2478 Views 2 Replies Latest reply: Aug 1, 2006 5:42 PM by mhunter
Did you try the solutions from the following articles?
http://docs.info.apple.com/article.html?artnum=58566 iMac (Slot Loading): Troubleshooting CD/DVD Eject Failures
http://docs.info.apple.com/article.html?artnum=106752 Macintosh: How to Eject a Disc When Other Options Do Not Work
If so, then unfortunatly, you will have no alternative but to take your computer to your local AASP to have it taken care of. Hopefully, your computer is still under warranty.
I have posted the following in the MacBook Pro section, and I've received some replies from users that it worked for them:
Is the disk still readable by the computer, if not, then it sounds like the disk is probably stuck against the bezel of your computer (like it missed the slot that it's supposed to slide out of).
If you are not into taking risks, then get it serviced now. Removing a stuck disk should be covered under warranty (as well as checking the alignment of the drive).
Otherwise, if you are adventurous, then keep reading.
If the disk does not eject when you start up holding down the mouse button during startup, then it may be physically stuck.
One example could be if the drive and the slot in the computer's case are slightly out of alignment.
In that situation, the drive would have partially ejected the CD, and therefore it would no-longer be readable. So, the computer will not acknowledge that there is still a disk in the drive.
But, if the disk is jammed against the edge of the case, then it may not be able to eject fully.
There are methods to try and un-stick a CD that is stuck because of an alignment problem. But, neither is really 100% safe to try.
1) You could try and slide something extremely thin between the CD and the drive's slit on the case to help guide it out. But, you risk damaging something if you don't do it just right. You could also make it worse.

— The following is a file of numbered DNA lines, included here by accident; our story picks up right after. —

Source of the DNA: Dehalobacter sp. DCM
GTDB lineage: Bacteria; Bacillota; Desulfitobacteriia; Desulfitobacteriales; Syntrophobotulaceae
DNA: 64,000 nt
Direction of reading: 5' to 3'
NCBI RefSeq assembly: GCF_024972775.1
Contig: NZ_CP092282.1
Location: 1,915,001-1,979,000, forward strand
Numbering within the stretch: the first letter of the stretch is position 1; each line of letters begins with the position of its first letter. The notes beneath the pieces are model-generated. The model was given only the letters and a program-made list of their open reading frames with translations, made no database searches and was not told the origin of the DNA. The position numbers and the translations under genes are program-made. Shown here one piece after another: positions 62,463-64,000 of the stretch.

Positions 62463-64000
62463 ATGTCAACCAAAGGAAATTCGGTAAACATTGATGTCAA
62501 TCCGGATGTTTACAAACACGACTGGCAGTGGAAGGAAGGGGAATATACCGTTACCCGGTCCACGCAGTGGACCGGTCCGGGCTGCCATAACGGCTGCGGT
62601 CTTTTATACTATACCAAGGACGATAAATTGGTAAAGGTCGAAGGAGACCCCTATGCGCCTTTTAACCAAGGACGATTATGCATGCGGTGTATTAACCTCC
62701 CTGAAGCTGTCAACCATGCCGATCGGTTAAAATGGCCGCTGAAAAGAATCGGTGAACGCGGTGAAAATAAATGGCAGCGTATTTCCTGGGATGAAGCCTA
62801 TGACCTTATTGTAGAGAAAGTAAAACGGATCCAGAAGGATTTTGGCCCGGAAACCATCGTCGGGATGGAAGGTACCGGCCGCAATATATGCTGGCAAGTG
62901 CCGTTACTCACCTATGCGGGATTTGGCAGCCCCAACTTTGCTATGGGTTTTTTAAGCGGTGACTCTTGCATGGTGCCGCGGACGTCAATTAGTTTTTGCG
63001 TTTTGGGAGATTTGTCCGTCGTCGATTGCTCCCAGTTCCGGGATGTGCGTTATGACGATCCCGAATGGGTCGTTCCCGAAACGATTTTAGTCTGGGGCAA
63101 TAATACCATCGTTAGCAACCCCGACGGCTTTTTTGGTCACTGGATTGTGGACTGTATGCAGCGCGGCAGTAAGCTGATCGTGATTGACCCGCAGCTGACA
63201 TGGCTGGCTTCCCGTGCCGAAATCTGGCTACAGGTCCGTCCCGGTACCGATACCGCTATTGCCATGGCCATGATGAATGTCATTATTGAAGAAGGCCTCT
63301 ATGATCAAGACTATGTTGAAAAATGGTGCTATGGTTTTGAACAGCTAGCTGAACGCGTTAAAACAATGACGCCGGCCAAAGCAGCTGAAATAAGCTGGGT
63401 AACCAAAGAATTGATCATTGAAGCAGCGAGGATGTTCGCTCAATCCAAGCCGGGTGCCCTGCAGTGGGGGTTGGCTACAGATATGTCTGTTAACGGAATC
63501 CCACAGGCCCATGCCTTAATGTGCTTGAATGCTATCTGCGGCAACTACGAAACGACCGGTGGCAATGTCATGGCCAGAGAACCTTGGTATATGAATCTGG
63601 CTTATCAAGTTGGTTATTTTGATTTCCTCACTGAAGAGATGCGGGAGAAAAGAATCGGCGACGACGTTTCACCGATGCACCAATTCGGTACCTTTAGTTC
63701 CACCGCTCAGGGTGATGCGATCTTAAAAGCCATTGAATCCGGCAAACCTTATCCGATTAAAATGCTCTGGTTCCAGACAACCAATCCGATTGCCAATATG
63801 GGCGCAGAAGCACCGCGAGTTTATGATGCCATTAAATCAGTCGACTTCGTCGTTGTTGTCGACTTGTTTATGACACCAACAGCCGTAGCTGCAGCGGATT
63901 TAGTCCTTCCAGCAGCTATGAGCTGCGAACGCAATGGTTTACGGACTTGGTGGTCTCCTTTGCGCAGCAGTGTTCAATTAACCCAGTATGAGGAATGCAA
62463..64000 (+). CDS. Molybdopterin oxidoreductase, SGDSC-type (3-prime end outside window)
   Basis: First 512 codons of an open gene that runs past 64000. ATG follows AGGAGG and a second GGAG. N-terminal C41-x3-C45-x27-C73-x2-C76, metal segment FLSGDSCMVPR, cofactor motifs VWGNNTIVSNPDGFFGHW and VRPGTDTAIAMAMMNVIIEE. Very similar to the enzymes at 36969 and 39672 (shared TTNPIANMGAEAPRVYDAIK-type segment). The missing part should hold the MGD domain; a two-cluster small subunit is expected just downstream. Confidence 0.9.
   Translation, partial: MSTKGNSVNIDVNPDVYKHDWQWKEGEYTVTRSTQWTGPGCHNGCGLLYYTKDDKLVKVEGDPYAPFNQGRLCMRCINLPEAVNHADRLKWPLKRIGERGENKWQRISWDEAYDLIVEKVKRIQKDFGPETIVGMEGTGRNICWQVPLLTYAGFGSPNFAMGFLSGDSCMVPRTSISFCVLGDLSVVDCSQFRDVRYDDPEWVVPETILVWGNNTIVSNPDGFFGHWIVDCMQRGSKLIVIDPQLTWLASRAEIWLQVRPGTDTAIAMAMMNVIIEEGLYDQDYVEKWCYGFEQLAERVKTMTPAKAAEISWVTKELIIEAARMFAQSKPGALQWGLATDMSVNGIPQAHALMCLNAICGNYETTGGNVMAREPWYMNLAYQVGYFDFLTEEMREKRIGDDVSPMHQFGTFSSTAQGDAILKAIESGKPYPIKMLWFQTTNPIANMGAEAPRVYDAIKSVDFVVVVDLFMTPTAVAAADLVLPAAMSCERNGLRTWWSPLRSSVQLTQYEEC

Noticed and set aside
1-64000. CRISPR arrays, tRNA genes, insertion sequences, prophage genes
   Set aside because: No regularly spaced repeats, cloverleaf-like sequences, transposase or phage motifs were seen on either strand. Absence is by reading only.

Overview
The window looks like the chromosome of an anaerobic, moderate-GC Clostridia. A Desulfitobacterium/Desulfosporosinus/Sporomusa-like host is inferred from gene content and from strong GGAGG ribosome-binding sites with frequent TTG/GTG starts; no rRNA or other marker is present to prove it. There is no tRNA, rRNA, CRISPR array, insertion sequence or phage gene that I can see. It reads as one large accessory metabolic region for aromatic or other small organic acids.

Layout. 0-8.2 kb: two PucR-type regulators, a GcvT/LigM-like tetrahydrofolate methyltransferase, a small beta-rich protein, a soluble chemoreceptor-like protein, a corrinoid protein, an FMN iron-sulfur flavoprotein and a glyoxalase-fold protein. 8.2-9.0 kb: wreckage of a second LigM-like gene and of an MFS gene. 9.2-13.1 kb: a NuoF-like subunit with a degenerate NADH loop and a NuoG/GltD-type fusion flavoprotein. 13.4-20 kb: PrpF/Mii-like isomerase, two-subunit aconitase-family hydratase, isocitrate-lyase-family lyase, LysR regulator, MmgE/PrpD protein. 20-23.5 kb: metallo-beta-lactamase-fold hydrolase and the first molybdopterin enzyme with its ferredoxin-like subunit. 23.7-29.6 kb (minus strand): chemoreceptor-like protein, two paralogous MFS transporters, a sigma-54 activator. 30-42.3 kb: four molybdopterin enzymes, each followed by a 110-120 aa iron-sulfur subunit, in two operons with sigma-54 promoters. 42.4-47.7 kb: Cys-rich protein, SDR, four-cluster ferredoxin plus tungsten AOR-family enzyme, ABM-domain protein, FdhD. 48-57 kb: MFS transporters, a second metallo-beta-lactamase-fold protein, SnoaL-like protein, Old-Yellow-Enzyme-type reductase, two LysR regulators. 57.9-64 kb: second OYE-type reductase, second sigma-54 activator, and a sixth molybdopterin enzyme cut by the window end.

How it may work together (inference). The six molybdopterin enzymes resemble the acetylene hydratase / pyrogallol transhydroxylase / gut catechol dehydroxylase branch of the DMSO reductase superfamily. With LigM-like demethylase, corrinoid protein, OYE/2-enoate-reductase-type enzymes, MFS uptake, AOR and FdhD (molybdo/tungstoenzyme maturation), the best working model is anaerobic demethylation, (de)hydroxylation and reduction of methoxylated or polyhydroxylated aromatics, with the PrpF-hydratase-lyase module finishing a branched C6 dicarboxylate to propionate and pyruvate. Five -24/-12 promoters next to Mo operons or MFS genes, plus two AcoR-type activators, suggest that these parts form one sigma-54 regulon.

2) You could take a credit-card or another CD and try to re-seat the disk fully in the drive. The idea here is that if it is partially ejected, then this might help to fully seat the CD back into the regular location that it sits in when being read. This might enable the computer to read the CD again, and possibly eject it once it acknowledges that the CD is present. But, again this method could potentially cause further damage.
My concern with the second option, is that you might miss the CD and push on something else. Likewise, if you exert too much pressure, you could force the disk into something further inside the drive. And, another concern is that if the drive does grab the CD and try to spin it before you release pressure, then you could cause another problem.
Basically, these are only thrown out there for the truly adventurous. If that isn't you, then don't do anything outside of software controls and keyboard / mouse controls to eject the disk.
The risk of trying one of the physical methods is that you might void a warranty that would otherwise have replaced the drive for you.
Anyway, I hope my thoughts and ideas are helpful. Let me know if anything works for you.